Simon is awarded the Leslie H Paddle Scholarship of £10,000 to assist him as he carries out his doctoral research. Simon started his research at the University of Manchester in September 2008 and the title of his thesis is “Mobile Platforms for Underwater Sensor Networks”. He is expected to complete this work in March 2012.
Simon Watson said: “The award of the IET scholarship is a great honour and will allow me to see my project through to its next stage of development. It will support me in terms of both my academic and professional development and also offers a unique opportunity to raise awareness of my research to the wider engineering community”.
IET Awards and Prizes Manager, Linda Deleay said: “IET scholarships are an endorsement of skill and hard work. I would like to congratulate each scholarship recipient for the contribution they have made, and will make, to improve the lives of those around us and the world in which we live.”
The 2011 IET Awards programme includes awards to reward and celebrate individual excellence and innovation, as well as undergraduate and postgraduate engineering scholarships. For more information, including details of how to apply, visit www.theiet.org/ambition.
Robert Beahan, press officer
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About the recipients:
Qing is pursuing an Engineering PhD degree at the University of Cambridge and his research is focused on fabricating patterned 1d nanomaterial, such as carbon nanotubes and silicon nanowires to construct novel photonic devices, which exhibit radically new properties.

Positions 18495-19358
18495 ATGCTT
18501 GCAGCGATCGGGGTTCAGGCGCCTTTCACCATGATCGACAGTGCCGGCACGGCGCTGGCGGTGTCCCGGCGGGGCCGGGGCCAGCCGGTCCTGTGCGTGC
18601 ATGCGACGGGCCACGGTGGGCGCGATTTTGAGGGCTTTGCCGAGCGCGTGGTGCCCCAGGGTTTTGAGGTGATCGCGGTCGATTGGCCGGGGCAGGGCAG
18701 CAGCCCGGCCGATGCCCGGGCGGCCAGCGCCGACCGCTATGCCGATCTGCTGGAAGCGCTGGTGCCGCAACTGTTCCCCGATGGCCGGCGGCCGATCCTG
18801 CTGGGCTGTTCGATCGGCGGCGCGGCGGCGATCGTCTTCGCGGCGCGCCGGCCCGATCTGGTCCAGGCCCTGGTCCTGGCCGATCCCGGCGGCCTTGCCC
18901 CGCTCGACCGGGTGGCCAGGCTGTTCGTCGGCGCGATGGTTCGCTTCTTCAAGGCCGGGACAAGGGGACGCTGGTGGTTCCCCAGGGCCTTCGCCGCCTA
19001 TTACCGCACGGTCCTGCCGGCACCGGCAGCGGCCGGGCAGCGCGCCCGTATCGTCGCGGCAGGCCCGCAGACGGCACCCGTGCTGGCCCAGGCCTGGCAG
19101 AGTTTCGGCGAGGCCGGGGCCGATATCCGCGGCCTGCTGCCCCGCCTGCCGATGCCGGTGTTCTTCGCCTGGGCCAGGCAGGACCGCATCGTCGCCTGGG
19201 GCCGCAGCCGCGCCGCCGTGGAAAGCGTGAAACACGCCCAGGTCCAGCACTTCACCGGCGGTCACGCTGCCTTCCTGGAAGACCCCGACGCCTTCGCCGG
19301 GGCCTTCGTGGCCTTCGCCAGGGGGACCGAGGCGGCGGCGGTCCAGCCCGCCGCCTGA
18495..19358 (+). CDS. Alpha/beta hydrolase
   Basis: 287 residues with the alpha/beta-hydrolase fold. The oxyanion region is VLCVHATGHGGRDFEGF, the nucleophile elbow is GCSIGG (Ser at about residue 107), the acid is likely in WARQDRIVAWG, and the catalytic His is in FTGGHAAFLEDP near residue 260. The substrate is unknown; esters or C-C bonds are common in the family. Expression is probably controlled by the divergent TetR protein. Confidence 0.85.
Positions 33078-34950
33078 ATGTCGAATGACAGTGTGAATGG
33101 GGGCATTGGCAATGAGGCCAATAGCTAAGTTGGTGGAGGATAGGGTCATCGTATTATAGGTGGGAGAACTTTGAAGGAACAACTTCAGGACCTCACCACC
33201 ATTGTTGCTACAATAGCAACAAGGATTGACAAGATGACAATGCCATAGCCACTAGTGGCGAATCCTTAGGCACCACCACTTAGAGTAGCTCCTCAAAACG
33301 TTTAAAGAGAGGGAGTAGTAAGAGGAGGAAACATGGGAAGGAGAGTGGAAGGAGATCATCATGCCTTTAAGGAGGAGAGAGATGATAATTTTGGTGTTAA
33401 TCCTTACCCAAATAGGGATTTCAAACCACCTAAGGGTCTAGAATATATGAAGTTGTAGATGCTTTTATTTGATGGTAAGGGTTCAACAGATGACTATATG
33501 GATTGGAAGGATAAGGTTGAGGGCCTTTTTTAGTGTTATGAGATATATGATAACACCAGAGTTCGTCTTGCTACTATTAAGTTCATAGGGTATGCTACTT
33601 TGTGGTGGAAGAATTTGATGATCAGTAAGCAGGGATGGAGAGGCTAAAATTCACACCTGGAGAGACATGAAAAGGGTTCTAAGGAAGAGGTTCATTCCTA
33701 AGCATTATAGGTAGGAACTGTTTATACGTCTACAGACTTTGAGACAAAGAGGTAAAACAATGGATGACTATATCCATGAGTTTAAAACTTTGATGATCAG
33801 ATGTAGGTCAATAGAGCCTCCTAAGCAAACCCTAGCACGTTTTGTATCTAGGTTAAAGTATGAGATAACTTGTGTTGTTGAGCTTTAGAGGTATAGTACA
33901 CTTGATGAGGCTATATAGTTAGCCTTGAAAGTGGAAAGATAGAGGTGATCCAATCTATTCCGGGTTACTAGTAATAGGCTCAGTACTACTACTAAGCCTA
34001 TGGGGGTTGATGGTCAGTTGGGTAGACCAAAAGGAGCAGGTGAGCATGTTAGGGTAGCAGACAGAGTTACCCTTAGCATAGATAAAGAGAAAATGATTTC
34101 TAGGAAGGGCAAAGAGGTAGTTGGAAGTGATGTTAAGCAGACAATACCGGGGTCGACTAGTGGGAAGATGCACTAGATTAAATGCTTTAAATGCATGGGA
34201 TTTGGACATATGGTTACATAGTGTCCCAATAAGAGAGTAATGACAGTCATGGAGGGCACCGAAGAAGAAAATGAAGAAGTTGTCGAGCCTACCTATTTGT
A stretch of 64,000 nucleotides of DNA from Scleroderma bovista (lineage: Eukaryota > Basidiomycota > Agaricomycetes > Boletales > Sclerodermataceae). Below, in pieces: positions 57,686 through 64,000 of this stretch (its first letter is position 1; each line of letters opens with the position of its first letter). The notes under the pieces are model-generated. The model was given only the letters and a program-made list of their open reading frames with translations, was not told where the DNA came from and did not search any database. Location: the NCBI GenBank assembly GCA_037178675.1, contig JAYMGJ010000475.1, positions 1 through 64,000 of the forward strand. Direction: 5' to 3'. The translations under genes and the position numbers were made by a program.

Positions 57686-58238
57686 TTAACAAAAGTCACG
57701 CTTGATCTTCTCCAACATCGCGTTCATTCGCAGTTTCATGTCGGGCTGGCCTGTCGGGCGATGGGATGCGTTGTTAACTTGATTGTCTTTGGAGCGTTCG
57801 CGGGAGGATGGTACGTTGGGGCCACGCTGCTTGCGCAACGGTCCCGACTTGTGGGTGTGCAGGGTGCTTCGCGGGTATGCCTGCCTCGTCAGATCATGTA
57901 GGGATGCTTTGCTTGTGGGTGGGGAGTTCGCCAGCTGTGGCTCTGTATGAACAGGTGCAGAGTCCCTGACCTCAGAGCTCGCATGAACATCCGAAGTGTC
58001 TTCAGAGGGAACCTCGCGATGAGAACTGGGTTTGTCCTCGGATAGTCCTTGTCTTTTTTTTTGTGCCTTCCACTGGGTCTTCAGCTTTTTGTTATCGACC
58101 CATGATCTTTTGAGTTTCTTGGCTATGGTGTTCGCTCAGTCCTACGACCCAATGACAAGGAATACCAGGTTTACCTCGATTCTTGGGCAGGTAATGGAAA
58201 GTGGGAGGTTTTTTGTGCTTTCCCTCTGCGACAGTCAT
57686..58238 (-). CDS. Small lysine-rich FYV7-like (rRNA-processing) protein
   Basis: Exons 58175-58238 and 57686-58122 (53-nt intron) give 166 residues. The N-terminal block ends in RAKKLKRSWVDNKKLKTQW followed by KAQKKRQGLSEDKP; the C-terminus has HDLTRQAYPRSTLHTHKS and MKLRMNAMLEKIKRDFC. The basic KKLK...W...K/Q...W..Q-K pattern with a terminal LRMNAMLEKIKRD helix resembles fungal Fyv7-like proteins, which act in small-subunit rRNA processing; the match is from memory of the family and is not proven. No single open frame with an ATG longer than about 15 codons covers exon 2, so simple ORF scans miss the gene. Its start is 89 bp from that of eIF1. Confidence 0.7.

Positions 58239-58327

Sandira is currently a postgraduate student at the University of Oxford reading for a DPhil in Engineering Science. Her research is on the design of a beam stabilisation control system for the Diamond Light Source synchrotron.
Andreas is a PhD student at the Computer Laboratory of the University of Cambridge. He graduated from the University of Passau, Germany in 2009 at the top of his class and gained significant international experience during prolonged stays in Scotland and Singapore. His main research interests lie in the area of Computer Architecture.
He is currently working on the Loki project seeking to research novel processor architectures that provide superior energy efficiency and reliability. Andreas has a strong interest in industrial applications of technology and is working towards a career in Industrial R&D and Technology Management. He is very grateful for the recognition this award provides and is keen to convert his ideas into real impact.
Charlotte is originally from Germany and studied Aerospace Engineering at the Technical University of Berlin after which she completed an MSc in Astronautics and Space Engineering at Cranfield University. Currently, she is working towards a PhD in the field of Space Systems Engineering and Mission Analysis at the University of Strathclyde's Advanced Space Concepts Laboratory. Her research focuses on applying new insights into the orbital dynamics of high area-to-mass ratio spacecraft to the development of a passive de-orbiting device for medium Earth orbit satellites.
Simon is a research student at the University of Manchester where he is developing small-scale underwater robots for use in wireless sensor networks. The target application is the monitoring of legacy nuclear storage ponds, although the technology has the potential to be applied to many other liquid-based industrial processes. Once he has completed his studies, his aim is to stay in academia where he can continue his research and have the opportunity to teach the next generation of young engineers.